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LLBLGen Pro Runtime Framework
Target-per-Hierarchy Inheritance and 1:1 relationships
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KL
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# Posted on: 11-Jan-2007 17:24:14.  
Hi,

I have the following scenario:

So, I use one table with the following schema...
ContactID, ModifierID, Description, Deleted

ContactID is a foreign key to another table
ModifierID is a foreign key to another table as well
(ContactID, ModifierID) pair is a primary key

I am using the ModifierID as the descriminator for my inheritance...

So, each contact (referenced by ContactID), should have a 1:1 relationship with any given subentity of the table described above since (ContactID, ModifierID) is the PK and ModifierID is the descriminator.

However, this is not the case... The relationship between Contact and subclass(es) is 1:n, I assume it works out this way because LLBLGen recognizes that (ContactID, ModifierID) as the PK and thus, there could be multiple entities and does not take into account the fact that because I'm using Target-per-Heirarchy inheritance and ModifierID as the descriminator.


Is there a way to get that 1:1 relationship I'm looking for?

Alternatively, I can create a property in the generated code to just return the first entity within the collection of the subentity, but it would be nice if I could do this without adding this custom code (it's not a big deal, just a design preference i guess...)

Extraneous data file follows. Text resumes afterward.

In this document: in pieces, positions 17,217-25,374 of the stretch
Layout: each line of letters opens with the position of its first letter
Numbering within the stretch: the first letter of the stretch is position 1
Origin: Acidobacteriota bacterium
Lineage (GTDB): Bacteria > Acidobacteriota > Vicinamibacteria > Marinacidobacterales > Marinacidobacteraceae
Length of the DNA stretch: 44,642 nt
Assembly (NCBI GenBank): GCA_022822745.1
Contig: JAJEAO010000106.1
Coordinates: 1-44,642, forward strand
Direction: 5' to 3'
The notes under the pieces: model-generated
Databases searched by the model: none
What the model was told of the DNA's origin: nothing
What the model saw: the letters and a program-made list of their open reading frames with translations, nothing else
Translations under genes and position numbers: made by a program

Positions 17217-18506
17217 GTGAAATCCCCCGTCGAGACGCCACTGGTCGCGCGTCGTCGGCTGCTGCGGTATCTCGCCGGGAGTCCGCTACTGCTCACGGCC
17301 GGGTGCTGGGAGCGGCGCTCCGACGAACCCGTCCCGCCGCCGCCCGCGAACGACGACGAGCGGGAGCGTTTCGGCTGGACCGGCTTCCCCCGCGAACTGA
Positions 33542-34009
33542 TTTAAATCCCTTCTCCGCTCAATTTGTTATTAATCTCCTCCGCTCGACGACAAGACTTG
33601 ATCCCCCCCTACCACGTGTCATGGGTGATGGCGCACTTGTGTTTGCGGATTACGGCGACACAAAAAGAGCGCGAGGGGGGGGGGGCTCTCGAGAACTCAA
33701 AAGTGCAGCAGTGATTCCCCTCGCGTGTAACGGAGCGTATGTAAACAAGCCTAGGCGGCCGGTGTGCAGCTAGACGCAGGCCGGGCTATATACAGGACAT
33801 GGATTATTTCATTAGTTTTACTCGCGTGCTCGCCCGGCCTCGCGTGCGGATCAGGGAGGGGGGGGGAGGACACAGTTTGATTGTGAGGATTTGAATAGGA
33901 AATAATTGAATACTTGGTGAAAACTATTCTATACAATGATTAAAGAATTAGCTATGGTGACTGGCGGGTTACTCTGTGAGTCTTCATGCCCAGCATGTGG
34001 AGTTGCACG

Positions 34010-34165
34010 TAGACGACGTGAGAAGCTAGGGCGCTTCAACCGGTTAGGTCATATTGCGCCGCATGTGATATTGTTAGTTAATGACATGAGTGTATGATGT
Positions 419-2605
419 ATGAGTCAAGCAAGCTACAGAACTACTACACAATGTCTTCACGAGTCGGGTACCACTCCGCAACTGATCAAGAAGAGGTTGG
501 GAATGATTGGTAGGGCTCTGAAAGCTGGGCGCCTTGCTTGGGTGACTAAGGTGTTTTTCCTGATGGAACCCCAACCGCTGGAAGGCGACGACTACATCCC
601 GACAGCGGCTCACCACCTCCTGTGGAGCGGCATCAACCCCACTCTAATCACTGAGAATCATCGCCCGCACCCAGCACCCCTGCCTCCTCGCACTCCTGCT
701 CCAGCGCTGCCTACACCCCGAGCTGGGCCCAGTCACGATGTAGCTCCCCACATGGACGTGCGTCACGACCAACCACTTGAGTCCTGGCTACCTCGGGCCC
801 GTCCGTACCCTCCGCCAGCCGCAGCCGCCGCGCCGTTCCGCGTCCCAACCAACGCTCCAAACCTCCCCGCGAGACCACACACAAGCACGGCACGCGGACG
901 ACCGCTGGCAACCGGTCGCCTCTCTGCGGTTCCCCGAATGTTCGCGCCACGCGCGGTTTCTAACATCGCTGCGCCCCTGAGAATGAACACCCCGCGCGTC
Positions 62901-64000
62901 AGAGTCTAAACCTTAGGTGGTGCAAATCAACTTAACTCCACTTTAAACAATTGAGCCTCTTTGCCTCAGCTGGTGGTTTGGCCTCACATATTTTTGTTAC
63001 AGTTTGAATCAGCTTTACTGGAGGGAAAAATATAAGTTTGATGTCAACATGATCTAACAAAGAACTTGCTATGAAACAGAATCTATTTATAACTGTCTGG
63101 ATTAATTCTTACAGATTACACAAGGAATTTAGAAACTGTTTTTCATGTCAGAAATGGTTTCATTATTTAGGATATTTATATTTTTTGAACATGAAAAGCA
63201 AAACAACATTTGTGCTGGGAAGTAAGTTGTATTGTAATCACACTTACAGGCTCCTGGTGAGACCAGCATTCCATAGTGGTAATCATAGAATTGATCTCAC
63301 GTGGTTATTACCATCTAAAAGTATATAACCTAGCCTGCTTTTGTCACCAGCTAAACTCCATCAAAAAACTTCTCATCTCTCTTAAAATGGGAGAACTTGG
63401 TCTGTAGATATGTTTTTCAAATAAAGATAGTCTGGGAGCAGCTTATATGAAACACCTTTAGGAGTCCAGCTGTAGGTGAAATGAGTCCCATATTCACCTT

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bclubb
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# Posted on: 12-Jan-2007 02:34:39.  
If the ContactId is unique why can't it be the PK alone? Otherwise the workaround you have is what I would recommend.

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KL
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# Posted on: 12-Jan-2007 02:40:19.  
well, the "modifierID" is a foreign key to another table, and I want the combination of ContactID and ModifierID to be unique...

I guess i'll just continue to implement it the way I described if no one has any better suggestions Dissapointed
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Walaa
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# Posted on: 12-Jan-2007 08:56:51.  
Your solution is the first thing that comes to mind, the simplest one.

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Otis
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# Posted on: 12-Jan-2007 10:45:24.  
It's not recommended to use an FK as the discriminator column. The reason is that if you change the FK field, the type changes, which is not workable, as that could create big problems in your database later on: it could be that the data is relational-model-wise correct but semantically it doesn't make sense.
Frans Bouma
LLBLGen Pro / ORM Profiler Lead Developer | Blog | Twitter
 
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KL
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# Posted on: 12-Jan-2007 16:22:20.  
Otis wrote:
It's not recommended to use an FK as the discriminator column. The reason is that if you change the FK field, the type changes, which is not workable, as that could create big problems in your database later on: it could be that the data is relational-model-wise correct but semantically it doesn't make sense.


I'm not sure I fully understand the concern. But the FK points to a PK that's not an identity, so the FK fields should always retain the same values (even after the DB is recreated or whatever)


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Otis
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# Posted on: 12-Jan-2007 21:34:23.